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February 02, 2018

Determining How To Supplement Your Duck’s Diet With Niacin

-John Metzer

There are four easy ways to supplement your bird or flock’s diet with niacin (vitamin B3) if you feel it is necessary: tablets, liquid, vitamin packet or Brewer’s Dried Yeast. We will explain how to supplement with each of these.

We are going to assume:

1) Your current feed has no niacin and therefore we we have supply 100% of their niacin needs. This is not accurate as all poultry feeds have some niacin but this way you know the maximum you should supply and we found no research that indicates a double or triple dose of niacin will harm your birds.

2) Your bird is eating about .35 pound of feed a day. This is typical of a Pekin at about three weeks of age when niacin deficiencies normally appear. Other breeds are probably eating .2-.3 pounds per day at the same age and an adult laying Pekin is eating about .45 pounds per day.

Niacin Tablet
If your duck is eating .35 pounds of feed per day and they need about 55 parts per million (ppm) of niacin a day, this means they need about 9 mg of niacin a day (.35 x 55 / 1,000,000 x 454 x 1000)).

Most tablets contain 500 mg of niacin. So if you divide 500 by 9 you get 55. This means that one tablet can supply enough niacin for 55 doses. Those 55 does can be used for 55 ducks in one day or 55 days for one duck. Or you can simply mix it into feed. If one dose is for .35 pounds of feed, then one tablet is for 19 pounds of feed (.35 x 55). Just make sure you grind the tablet well and ensure it is mixed thoroughly in the feed.

Liquid B3 Vitamins

In one liquid supplement product we found, there were 12 mg of niacin in 10 drops of liquid. This means that each drop has 1.2 mg of niacin (12 / 10). Therefore, the daily dosage is about 8 drops (9 / 1.2). The problem with adding niacin to the water is that ducks typically don’t drink all the water they use. How much do your ducks splash and waste? Of course if you use nipple waterers waste is minimal and you can assume they drink all the water they use. Then you can add liquid niacin to their water. As they drink about .17 gallons per day at this age, then you need to add 47 drops per gallon of drinking water (1 / .17 x 8). Of course you can always add eight drops to each duck’s feed each day. But don’t mix more than one day at a time as the increased moisture might lead to mold which is not good for waterfowl.

Poult Vitamin and Mineral Packet

Another alternative would be to use the PoultVitamin and Mineral Packet we sell. This packet has 7500 mg of niacin in it and is designed to be added to 128 gallons of water or 1/2 teaspoon will treat 3 gallons of water. If you treat using this method, your birds will be consuming about 10 mg of niacin a day (7500 / 128 x .178) in addition to supplemental levels of other vitamins and minerals.

Brewers Dried Yeast
There are two types of Brewers Dried Yeast – human grade and livestock grade. Human grade has 5 mg of niacin per 15 grams of yeast (one tablespoon). Livestock grade has 1.5 mg per 15 grams of yeast. So if your duck needs 9 mg per day, they need slightly less than two tablespoons of human grade (9 / 5) or 6 tablespoons of livestock grade yeast (9 / 1.5) per day. If you want to mix the yeast in 50 pounds of feed, you would need to add 285 tablespoons of human grade yeast (50 / .35 x 2) or 855 tablespoons (50 / .35 x 6) of livestock grade yeast. As there are 64 tablespoons in a quart, this amounts to 4.5 quarts of human grade or 13 quarts of livestock grade yeast added to each 50 pounds of feed. As this is a significant amount of feed you have added to a balanced ration, you have now thrown off the balance of all other nutrient levels. Hence it is probably best to add additional niacin with tablets, vitamin packets or liquid niacin.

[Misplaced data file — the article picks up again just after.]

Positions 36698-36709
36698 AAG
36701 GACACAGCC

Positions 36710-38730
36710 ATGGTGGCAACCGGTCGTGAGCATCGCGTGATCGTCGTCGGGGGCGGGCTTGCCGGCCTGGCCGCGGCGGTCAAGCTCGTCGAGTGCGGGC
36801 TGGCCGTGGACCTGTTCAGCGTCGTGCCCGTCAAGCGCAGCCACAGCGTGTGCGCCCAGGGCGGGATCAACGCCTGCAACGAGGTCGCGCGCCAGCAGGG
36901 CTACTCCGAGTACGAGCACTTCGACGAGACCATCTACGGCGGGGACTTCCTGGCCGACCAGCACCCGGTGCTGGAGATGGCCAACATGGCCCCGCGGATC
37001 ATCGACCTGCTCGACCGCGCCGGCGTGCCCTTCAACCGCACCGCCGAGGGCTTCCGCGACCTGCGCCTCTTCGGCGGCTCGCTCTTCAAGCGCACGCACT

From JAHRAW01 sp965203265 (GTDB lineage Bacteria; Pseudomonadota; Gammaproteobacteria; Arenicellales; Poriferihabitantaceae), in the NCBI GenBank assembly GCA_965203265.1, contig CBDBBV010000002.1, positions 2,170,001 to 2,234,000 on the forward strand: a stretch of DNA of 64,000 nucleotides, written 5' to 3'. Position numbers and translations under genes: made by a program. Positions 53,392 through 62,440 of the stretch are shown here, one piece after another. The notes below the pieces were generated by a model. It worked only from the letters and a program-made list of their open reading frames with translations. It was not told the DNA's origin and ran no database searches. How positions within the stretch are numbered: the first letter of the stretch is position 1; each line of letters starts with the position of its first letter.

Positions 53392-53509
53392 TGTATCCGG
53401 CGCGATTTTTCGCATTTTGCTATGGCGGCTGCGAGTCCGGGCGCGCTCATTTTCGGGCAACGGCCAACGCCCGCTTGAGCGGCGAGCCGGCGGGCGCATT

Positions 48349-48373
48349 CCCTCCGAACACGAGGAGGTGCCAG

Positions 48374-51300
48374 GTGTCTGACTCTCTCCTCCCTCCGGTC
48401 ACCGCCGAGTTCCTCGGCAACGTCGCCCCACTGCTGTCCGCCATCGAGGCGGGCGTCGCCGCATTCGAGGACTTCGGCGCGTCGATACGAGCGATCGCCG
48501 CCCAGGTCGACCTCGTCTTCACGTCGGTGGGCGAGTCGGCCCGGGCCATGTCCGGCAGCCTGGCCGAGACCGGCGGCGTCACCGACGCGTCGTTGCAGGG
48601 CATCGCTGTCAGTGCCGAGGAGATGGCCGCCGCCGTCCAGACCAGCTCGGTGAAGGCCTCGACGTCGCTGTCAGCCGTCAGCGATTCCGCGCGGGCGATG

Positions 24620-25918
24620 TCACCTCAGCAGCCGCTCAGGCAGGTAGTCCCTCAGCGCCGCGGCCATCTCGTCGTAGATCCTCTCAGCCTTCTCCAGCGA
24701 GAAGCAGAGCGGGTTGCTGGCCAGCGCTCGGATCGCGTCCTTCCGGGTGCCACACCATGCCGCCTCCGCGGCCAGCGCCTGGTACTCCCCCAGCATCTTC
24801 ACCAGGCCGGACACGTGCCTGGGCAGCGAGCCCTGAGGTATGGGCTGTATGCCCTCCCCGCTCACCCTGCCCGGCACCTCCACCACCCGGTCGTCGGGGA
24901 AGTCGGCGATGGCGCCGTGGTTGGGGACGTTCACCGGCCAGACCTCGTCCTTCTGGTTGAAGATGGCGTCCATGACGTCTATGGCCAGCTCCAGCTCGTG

Brewer's Yeast
As stated earlier, these formulations are for a bird that is not getting any niacin in its feed. This is not realistic so if you are wanting to merely supplement in case your feed is short in niacin, then you may want to add half the recommended amounts of supplemental niacin. In addition, niacin deficiency problems normally only occur when your birds are growing at their most rapids rates - from two to seven weeks of age. Therefore, supplementation is rarely needed past ten weeks of age.


  1. Hi John. Thank you for sharing the math that goes into supplementing with niacin. I feel more confident in supplementing my ducks now.

  2. Storey's Guide to Raising Ducks recommends 150 mg of niacin to a gallon of water. (Also pure niacin powder is much easier/economical to use than crushing pills.) It would be impossible to evenly distribute powder/crushed niacin in feed and with the small amount recommended here, impossible to assure that they're getting enough daily. If niacin requirements were as low as this article recommends, why then do most true waterfowl feeds (which I imagine MetzerFarms feeds its ducks) have between 40 to 65 mg of niacin per pound? I believe that the 55 ppm is a bare minimum amount and many ducks need more, so better to be safe than sorry. (And Conversion of Tbs to quart is incorrect--64 Tbs is for liquids. Dry products conversion is closer to 75 Tbs/qt.)

    1. Thank you for your suggestions of pure niacin powder and nutritional yeast flakes. We will research these and provide the suggested levels of using these as a supplement, too. In all of the feed analysis I have seen, the level of niacin is in ppm or mg/kg. I am not familiar with mg/lb. All I know is what is published as the minimum suggested levels of niacin which is 55 ppm. Our feeds have levels of 60-85ppm niacin. AS you say, levels substantially above minimum should not be a problem.

  3. A good way to supplement is by using nutritional yeast flakes instead of brewers yeast--it has about 15 times as much niacin as brewers yeast powder, so not as much has to be used in the feed.